Farhang Farid, associate partner of global business services at the US company, told TGG: “In the last 10 to 15 years there has been a lot of focus on an analytical approach to the athlete performance and most of this has been focussed on structured data – measuring movement, resting heart rate and so on.
“But there is a lot of data out there that is unstructured – any text, images, videos – and this is shaping up to be the next horizon of data analytics. A lot of content is being generated by most athletes – pictures they are putting on Instagram, Tweets, Facebook posts, interviews with clubs websites or other publications, psychological tests they have participated in and so on.
“We can feed this data into Watson and he has the ability to decipher the language, the context and create connections and provide insight. We are working on creating overall sentiments for coaches and scouts that can help them decide whether a player will be passionate enough, whether he will gel with the team, or if he will have any issues of character we are going to have to be aware of.
“Teams invest a lot of time and money on understanding performance but one simple character issue can impact the team and whole organisation. We can use Watson to give them that sentiment. We can also look at historical players and try to identify players who are similar from a character perspective.”
Watson - named after IBM’s founder Thomas J Watson - is a Cloud-based tool which can be integrated into a club's or company’s products. It has already been widely adopted (the company believes a billion people will have used it by the end of the year) but its use in the field of sport is relatively new.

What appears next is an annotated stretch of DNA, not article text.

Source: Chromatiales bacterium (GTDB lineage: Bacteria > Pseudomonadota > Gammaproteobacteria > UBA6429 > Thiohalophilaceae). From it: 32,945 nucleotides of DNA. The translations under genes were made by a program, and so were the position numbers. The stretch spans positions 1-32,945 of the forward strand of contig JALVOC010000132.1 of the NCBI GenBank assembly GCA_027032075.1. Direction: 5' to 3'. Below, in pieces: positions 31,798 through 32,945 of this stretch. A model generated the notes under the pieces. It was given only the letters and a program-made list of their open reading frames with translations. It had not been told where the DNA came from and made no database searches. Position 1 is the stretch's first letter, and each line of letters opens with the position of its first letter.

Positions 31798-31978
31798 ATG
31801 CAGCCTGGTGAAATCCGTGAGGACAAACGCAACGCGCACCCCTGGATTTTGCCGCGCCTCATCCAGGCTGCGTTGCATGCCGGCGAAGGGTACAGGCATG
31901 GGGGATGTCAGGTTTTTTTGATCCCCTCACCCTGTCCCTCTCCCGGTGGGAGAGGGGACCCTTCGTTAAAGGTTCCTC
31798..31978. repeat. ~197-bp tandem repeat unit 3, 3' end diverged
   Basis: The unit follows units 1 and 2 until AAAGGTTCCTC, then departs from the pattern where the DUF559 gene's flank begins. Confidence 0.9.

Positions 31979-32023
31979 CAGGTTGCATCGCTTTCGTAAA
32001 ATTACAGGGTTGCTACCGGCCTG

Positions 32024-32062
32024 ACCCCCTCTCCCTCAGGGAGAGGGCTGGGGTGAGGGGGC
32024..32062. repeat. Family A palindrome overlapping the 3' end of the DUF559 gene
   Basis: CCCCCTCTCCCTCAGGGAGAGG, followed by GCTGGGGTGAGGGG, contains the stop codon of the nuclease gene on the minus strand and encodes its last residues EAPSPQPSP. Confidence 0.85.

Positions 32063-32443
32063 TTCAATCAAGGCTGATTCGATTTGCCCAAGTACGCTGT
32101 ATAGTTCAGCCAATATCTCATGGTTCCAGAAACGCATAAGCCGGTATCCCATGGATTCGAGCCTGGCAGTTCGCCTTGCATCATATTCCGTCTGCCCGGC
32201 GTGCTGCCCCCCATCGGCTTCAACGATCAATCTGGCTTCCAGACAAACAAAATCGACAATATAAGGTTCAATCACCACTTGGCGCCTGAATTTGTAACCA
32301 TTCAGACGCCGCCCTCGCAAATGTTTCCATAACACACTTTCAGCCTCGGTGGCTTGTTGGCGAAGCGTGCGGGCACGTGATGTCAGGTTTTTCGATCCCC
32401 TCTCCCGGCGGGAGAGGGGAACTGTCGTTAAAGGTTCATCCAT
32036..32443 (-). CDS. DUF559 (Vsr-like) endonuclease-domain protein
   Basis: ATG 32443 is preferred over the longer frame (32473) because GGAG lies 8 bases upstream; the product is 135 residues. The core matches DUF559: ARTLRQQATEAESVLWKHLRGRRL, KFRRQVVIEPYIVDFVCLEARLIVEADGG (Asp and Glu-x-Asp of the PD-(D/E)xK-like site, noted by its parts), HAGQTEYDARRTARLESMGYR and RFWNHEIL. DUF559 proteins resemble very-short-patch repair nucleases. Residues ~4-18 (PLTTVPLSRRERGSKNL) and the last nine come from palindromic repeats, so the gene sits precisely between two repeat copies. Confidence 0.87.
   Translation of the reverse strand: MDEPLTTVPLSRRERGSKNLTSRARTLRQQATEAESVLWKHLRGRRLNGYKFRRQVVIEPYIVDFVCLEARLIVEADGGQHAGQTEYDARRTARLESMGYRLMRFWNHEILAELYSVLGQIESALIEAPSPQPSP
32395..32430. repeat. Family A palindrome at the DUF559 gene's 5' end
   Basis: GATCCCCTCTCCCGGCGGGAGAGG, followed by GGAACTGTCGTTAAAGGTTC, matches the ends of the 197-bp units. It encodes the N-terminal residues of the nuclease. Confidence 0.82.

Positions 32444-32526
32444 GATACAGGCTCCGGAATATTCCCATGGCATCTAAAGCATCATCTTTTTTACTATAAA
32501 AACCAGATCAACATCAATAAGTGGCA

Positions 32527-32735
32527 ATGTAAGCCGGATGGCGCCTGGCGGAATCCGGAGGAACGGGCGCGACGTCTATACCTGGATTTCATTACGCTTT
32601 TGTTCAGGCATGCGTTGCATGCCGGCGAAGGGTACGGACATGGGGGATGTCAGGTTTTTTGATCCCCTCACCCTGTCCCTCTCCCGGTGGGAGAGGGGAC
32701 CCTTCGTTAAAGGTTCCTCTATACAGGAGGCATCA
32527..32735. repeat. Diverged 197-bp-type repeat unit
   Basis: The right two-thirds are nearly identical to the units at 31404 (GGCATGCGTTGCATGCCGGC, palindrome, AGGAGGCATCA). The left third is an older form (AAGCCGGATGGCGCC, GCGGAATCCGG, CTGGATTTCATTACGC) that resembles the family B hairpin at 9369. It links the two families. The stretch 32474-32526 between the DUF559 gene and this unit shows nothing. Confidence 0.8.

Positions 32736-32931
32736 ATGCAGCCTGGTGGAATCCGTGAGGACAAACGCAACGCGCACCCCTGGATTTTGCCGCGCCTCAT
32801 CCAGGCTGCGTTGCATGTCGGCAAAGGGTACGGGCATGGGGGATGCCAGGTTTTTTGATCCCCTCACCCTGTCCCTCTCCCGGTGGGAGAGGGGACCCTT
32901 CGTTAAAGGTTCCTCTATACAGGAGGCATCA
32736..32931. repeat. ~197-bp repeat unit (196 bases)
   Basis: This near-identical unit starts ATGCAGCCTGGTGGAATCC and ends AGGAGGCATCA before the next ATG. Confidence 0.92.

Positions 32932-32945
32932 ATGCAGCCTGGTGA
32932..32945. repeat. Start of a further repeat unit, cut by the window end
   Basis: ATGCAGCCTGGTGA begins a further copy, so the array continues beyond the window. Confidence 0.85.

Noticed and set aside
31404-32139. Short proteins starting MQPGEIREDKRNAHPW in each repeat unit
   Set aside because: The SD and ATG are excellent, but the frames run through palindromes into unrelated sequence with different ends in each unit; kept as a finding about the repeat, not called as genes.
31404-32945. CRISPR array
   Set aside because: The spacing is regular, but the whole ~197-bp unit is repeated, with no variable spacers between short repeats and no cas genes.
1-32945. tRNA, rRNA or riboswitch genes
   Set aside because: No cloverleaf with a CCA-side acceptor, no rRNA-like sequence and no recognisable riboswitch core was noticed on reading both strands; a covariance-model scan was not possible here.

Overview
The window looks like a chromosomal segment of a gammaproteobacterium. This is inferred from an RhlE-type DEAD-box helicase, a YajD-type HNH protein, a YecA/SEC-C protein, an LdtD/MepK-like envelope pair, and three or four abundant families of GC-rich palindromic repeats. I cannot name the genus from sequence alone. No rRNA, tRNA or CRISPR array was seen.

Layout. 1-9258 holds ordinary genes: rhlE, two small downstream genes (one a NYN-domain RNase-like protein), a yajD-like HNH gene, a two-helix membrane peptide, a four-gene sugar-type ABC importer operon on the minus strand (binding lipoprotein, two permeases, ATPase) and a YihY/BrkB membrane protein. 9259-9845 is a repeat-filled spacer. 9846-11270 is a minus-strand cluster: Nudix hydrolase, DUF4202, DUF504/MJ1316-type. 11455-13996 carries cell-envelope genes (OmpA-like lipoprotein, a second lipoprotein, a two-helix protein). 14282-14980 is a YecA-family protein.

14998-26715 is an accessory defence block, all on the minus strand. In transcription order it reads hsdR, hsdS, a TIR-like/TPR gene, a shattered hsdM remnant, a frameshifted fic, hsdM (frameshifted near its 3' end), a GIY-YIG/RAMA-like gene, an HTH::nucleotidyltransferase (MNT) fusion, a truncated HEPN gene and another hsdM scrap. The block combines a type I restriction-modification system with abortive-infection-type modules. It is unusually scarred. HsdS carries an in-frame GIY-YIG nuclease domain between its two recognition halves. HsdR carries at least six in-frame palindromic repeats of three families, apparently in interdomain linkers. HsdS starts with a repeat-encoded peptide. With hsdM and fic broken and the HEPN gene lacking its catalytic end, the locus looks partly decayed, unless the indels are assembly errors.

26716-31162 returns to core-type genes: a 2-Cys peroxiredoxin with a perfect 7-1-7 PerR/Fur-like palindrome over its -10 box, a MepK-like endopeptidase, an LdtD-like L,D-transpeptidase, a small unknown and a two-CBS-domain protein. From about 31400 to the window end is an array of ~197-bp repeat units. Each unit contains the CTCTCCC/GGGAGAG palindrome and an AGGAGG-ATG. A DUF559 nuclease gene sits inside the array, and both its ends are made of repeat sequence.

Farid explains: “One of our experiments is to go through Instagram photos of potential College draft players and map that against team schedule and try to derive insights. If we see pictures of an athlete partying the night before a game on multiple occasions – which involves teaching Watson what partying looks like – that is a sentiment we can communicate to team managers.
“The ultimate goal is to define any small piece of information that could be useful for consideration of a potential signing. There’s a ton of data out there. In the recent NFL draft, a player [Laremy Tunsil] was being picked at a high round and someone dug out a picture of him on social media smoking a bong.
“That could have multiple levels of impact – it could tell you something about the character but also have a huge impact on the overall perception value or organisational value of a club. Those are things you want to look at and see how you want to manage it."
As they say, knowledge is power. If a club is aware of potentially damaging information like this, they have options - perhaps not to sign a player, or at least carry out damage limitation, by getting them to delete the information for example.